comscore Frankie Valli’s songs have had a lasting cultural impact | Honolulu Star-Advertiser

Frankie Valli’s songs have had a lasting cultural impact

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    “I love what I do. It’s truly not work when you are living your passion,” says Frankie Valli on singing in concert.

When the Four Seasons hit American radio stations with “Sherry” in the summer of 1962 America sat up, turned up the volume, and fell in love with the powerful high-falsetto of lead vocalist Frankie Valli.

Valli had a voice like one else on the pop charts — America went out and bought the record. “Sherry” topped out at No. 1 on the Billboard Hot 100 singles chart; so did the Four Seasons’ next two pop chart singles, “Big Girls Don’t Cry” and “Walk Like A Man.”

The Four Seasons were more than Valli’s powerful high falsetto. Behind Valli were the smooth harmonies of Bob Gaudio (tenor vocals/keyboards), Tommy DeVito (baritone vocals/guitar) and Nick Massi (bass vocals/bass). Behind the group were the songwriting talents of Gaudio and his writing partner, Bob Crewe, who co-wrote “Big Girls Don’t Cry” and “Walk Like A Man,” and the group’s producer for “Sherry” as well.

It was the start of a string of hits for the Four Seasons that continued throughout the 1960s and well into the mid-1970s.

The original Four Seasons were inducted into the Rock and Roll Hall of Fame in 1990. They became the subject of a hit Broadway musical with the premiere of “Jersey Boys” in 2005.

From the mid-1960s on Valli had a productive parallel career as a solo recording artist — “Can’t Take My Eyes Off You,” “My Eyes Adored You” and “Grease” — and as a television and film actor. “Hawaii Five-0” fans know him as Leonard Cassano, the mysterious attorney in the fifth season episode, “Ka Hana Malu (Inside Job).”

Valli, 85, still tours routinely and makes his home in Encino, Calif. He brings his 2019 model of the Four Seasons to Honolulu this weekend for two shows in the Blaisdell Concert Hall.rtrt He took time out to answer questions via email about the group and its music.

QUESTION: After more than 50 years, what keeps these songs fresh for you?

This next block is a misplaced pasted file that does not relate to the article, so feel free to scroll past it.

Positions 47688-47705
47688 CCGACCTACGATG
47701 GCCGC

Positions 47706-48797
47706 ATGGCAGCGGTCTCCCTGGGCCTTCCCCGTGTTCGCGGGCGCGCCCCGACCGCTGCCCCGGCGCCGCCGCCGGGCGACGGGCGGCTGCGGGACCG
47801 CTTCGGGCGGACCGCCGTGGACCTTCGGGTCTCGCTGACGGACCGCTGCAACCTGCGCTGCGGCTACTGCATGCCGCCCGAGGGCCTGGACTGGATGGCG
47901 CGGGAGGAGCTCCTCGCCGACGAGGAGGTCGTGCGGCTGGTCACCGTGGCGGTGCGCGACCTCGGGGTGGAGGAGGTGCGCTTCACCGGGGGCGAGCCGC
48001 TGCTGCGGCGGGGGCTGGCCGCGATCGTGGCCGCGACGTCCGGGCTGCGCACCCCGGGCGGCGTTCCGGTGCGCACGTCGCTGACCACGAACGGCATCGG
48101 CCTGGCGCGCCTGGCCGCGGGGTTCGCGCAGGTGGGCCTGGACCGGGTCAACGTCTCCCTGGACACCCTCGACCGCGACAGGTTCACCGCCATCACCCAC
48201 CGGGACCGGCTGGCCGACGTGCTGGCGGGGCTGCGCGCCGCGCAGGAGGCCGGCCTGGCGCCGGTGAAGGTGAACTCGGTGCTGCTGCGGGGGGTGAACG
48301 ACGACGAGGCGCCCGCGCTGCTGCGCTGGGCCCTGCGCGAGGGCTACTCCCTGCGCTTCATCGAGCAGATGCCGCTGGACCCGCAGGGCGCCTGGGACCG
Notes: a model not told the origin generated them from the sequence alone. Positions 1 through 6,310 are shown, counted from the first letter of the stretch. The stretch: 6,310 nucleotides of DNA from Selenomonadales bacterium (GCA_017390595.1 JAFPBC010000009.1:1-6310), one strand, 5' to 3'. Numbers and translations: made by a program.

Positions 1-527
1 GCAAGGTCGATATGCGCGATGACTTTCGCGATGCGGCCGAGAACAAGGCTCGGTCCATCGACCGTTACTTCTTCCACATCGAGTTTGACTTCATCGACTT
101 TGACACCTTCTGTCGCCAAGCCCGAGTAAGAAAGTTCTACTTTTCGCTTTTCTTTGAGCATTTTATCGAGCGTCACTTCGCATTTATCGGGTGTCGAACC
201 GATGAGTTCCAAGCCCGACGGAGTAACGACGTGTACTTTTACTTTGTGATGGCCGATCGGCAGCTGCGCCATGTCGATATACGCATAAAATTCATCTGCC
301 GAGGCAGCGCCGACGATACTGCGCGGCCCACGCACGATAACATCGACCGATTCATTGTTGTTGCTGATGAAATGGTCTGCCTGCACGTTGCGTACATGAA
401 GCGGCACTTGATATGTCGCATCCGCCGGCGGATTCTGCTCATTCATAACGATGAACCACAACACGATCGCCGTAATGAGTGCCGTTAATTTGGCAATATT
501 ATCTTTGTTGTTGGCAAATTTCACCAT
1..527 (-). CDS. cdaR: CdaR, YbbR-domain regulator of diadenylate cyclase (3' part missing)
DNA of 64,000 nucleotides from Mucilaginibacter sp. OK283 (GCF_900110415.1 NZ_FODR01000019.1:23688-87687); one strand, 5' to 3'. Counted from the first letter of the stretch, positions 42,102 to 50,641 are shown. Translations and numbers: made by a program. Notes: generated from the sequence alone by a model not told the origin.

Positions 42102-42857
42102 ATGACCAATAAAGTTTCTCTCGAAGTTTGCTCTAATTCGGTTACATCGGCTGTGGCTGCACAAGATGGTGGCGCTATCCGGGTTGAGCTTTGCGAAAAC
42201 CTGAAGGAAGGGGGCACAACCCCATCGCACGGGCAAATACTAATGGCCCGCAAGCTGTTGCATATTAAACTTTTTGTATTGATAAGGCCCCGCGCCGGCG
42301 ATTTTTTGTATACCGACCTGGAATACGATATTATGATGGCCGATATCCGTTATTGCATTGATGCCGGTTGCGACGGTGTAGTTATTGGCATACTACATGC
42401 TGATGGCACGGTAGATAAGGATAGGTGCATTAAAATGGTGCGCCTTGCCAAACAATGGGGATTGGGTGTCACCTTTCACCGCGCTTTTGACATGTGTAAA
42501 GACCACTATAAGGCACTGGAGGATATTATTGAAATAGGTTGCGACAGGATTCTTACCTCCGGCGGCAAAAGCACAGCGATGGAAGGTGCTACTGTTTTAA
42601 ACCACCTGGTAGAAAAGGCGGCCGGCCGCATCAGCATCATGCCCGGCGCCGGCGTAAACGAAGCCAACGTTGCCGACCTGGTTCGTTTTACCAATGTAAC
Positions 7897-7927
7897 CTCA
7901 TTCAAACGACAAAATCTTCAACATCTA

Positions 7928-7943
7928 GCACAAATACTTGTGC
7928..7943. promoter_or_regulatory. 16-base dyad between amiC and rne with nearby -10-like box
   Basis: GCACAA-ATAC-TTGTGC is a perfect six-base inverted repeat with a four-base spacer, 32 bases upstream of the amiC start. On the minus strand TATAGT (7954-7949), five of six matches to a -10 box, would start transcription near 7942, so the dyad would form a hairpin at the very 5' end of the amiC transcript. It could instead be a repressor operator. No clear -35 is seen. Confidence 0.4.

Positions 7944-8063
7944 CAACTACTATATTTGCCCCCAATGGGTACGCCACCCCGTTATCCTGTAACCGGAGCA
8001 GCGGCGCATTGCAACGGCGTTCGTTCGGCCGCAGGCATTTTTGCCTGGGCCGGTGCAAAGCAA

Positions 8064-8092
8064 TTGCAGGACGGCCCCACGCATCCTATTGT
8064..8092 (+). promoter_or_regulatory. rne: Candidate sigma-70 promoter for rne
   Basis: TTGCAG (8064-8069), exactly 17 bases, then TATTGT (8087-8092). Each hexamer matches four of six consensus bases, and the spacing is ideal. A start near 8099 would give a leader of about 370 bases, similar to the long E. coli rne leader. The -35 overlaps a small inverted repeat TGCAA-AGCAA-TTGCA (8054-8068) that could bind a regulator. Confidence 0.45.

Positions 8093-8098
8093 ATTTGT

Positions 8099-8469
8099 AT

ANSWER: I love what I do. It’s truly not work when you are living your passion. The audiences are always so happy and enjoy my shows — all ages! That’s what keeps it fresh. The audiences are always different.

Q: When you heard the final mix of “Sherry,” did you think to yourself, “This is a hit!”

A: We all knew that it was a great song and luckily we were proven right. It was a monster hit!

Q: What about “Big Girls Don’t Cry” — did you expect it to do as well as it did?

A: Those first hits came one right after the other. It took a while for it to sink in! But, we found the sound and what worked.

Q: Is there a song the Four Seasons recorded that you thought should have been a hit but wasn’t?

A: Honestly there are so many songs that I’ve recorded that I love — that I was sure would be a hit — and never took off. “Beggin’” (recorded in 1967) didn’t do anything until it was picked up by a British DJ years after it was released. “Fallen Angel,” which I recorded in 1976, was a huge hit overseas and never made much of an impact in the U.S. The good news is we released a box set of everything we’ve recorded a couple years ago, so the fans can find their own favorite ‘deep cuts.’”

Q: Back in the 1960s disk jockeys might decide to play the “B” side of a single instead of the “A” side that the record label was promoting — for instance, playing the Four Seasons’ recording of “That’s the Only Way” 1963 instead of “New Mexican Rose.” Should the record label have made “That’s the Only Way” the “A side” of the record?

A: Wow. That was a really long time ago. I have no idea what I was thinking at the time, but I do miss the days when each station had its own music director, and there were differences in what each station played. Now radio is all programmed by a handful of folks, so the regional flavor is all gone.

Q: I can only imagine how it would feel to watch someone play me in a Broadway musical, so please tell about me about the experience of watching “Jersey Boys” on Broadway.

A: It was surreal. And overwhelmingly emotional — I think not only for me but for the audiences.

Q: Something that has nothing to do with music, but I noticed that your father was a display designer for Lionel — and since I grew up with a Lionel train set, I have to ask. Were Lionel trains part of your boyhood too?

A: My dad was a great guy and taught me a lot, but he wasn’t making a lot of dough. I grew up in the projects. We didn’t have lots of money for things beyond the basics.

Q: Is there any chance you might do another episode on “Hawaii Five-0?”

A: It was definitely a great experience, and I love to act, so if they ask again I would seriously consider it.

Q: Do you have any favorite Hawaiian songs?

A: The “Hawaiian Wedding Song” is beautiful, and who doesn’t love “Tiny Bubbles?


>> Where: Blaisdell Concert Hall

>> When: 8 p.m. Friday and Saturday

>> Cost: $59-$145

>> Info: 800-745-3000,

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